After leaving BHS I completed a Commerce degree at Melbourne Uni, then had two years in the Armed forces, courtesy the Vietnam call-up. My number came up in the very first ballot and I was in the fourth intake overall. I consider myself fortunate not to have served in Vietnam, most of my time being spent in the Hunter Valley (NSW) town of Singleton. Looking back this was an important period of my life; Vietnam politicised me (how could a government commit its young men to such a war...only to repeat the effort in Iraq!) and I can never forgive the treatment afforded the returning Vietnam vets by the government and the people.
In 1971, I moved to Sydney for career reasons, joining the Chartered Accounting firm of Peat Marwick Mitchell, which, through various iterations became KPMG. When I came to Sydney, I fully expected to be back in Melbourne within two years…but work opportunities opened up, we loved the life style and we are still here. I married Maree in 1971 (I met her at Melbourne Uni where she was one of 28 girls doing commerce in our year) and we have two daughters and two grand-daughters.
We lived in various places on Sydney's north shore (for many years about two streets from where Lindsay Cook still lives) and in 1997, with our girls enjoying university life, moved to Balmain, from where I doubt we will ever leave.
I remained at KPMG until 2003, being a partner from 1979, and headed the tax practice for about six years. In the late 1970s and 1980s, tax was a most sought after career as the reformist Hawke and Keating governments revolutionised the way in which revenue was raised - it was exciting and exhilarating. In time however exhilaration became mixed with thoughts as to whether I was contributing much to the betterment of society - but, the system requires someone to be prepared and able to take the fight to the ATO and victories were often very sweet and much appreciated. So...those doubts, while they lingered, were kept at bay.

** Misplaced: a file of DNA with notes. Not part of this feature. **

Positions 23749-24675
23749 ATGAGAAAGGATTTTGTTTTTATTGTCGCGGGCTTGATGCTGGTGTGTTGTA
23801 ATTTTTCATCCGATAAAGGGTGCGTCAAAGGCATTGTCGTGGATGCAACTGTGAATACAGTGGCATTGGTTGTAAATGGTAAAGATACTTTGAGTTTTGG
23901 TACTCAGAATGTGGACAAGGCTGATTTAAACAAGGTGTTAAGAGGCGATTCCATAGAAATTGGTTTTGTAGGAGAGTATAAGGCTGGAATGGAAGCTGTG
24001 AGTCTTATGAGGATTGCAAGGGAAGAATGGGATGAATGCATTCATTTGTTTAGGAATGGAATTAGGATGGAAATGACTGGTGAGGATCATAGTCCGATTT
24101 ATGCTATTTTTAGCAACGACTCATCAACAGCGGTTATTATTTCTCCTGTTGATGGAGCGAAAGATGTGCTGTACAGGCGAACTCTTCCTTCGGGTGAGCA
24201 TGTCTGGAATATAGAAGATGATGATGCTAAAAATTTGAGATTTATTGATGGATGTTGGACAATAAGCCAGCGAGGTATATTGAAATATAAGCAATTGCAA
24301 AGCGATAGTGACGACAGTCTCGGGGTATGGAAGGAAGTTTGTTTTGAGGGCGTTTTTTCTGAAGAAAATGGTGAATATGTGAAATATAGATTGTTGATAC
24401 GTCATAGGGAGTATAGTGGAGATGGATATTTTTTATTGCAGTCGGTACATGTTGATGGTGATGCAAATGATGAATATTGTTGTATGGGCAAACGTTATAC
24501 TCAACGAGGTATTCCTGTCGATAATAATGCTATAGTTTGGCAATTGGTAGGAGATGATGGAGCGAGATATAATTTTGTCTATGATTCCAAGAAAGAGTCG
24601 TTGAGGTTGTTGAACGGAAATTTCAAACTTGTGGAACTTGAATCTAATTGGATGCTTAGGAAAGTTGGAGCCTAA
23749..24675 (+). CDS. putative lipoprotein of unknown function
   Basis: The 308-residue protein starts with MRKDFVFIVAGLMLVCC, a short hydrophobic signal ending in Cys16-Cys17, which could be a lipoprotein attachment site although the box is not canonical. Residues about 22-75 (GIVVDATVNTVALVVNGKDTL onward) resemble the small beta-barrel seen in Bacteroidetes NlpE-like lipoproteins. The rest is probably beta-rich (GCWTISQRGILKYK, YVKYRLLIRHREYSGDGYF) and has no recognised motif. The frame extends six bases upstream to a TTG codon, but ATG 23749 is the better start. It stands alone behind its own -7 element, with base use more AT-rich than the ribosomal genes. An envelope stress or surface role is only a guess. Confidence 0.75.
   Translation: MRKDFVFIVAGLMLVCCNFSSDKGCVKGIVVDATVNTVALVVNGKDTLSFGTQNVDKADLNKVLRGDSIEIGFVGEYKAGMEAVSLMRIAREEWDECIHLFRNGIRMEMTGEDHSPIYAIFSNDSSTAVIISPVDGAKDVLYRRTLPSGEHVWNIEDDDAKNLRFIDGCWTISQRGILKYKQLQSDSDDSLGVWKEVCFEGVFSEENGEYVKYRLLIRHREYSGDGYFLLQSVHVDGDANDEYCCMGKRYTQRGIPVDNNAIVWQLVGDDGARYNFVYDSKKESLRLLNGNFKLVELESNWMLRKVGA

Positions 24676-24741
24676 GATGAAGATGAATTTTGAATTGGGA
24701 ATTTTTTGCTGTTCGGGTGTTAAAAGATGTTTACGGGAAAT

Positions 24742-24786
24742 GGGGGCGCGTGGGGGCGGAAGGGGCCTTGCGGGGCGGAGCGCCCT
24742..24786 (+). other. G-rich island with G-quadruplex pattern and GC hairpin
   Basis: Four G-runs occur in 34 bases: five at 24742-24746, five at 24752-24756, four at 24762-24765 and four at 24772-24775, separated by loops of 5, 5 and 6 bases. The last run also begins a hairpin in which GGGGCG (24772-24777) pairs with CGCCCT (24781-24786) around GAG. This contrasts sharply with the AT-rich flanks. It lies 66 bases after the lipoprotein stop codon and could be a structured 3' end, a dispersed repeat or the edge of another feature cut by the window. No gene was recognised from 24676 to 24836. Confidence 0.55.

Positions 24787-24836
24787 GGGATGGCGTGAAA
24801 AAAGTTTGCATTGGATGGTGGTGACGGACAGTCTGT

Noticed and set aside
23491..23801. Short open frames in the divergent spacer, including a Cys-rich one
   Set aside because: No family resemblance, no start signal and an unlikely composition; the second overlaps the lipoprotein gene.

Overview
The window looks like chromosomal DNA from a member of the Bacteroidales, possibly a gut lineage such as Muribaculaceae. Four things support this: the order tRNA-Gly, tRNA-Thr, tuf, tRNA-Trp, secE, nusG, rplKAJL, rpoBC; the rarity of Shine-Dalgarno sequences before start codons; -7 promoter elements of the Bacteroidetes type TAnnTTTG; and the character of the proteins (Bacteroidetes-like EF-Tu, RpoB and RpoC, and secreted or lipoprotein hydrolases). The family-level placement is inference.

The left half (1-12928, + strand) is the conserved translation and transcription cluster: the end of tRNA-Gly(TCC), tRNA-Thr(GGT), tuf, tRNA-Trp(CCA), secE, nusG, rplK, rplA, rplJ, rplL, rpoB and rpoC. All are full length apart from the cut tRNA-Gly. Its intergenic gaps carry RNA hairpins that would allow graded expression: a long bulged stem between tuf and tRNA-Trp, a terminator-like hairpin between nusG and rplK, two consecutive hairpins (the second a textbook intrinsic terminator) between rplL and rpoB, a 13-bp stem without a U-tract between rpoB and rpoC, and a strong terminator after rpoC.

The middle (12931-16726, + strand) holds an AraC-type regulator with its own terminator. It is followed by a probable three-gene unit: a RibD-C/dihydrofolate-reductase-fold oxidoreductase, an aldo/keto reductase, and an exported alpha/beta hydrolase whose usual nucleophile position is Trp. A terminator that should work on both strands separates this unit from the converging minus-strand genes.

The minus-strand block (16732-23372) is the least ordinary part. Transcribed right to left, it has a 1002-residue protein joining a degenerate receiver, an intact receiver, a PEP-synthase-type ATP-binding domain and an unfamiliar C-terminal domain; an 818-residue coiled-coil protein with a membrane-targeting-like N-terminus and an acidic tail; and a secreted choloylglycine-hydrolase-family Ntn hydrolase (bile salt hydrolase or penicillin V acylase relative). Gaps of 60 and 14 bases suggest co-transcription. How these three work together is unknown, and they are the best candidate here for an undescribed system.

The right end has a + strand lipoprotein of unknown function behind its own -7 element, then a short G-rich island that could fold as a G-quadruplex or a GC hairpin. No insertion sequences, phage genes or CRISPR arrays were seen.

Since retiring from KPMG ( the partnership agreement required retirement at 58) I have been a director of a number of government and private sector companies many of which have operated in the Indigenous or the renewable energy areas. Working in these areas has caused me to meet many fantastic people and has overall been wonderfully rewarding. I have also been on the boards of a number of not-for-profit entities including Sydney's Museum of Contemporary Art, WWF - the conservation organisation and Bluearth, a privately funded foundation which directly addresses sedentary lifestyles, particularly in young people
Nowadays, I work four days a week, though have no qualms about taking further days off. We spend most weekends (winter and summer) at our beach house about an hour north of Sydney, follow the Swans passionately, enjoy the theatre, despair at the standard of our parliament and love spending time with our family. I have a deep interest in international affairs and a great interest in Germany, which dates from my BHS days studying German.
I still swim regularly in both the pool and the ocean and am a 50 year member of the Fairhaven SLSC, on Victoria's Surf Coast. I walked the Kokoda Track in 2002. We travel to Melbourne often as our wider families are there.
Being one of the organising mob for this reunion has been a huge amount of fun and reconnecting with so many from our year has been wonderfully worthwhile - I can't wait to see the faces behind the voices.
Reflecting on BHS as the reunion approaches, I think the school provided, overall, a good education in fairly difficult circumstances, instilled good values and produced some very good citizens. It is great that the school has gone on to be recognised as one of the outstanding schools in Melbourne. (Read more about Peter's reflections on life at Balwyn High in the Reminiscences section)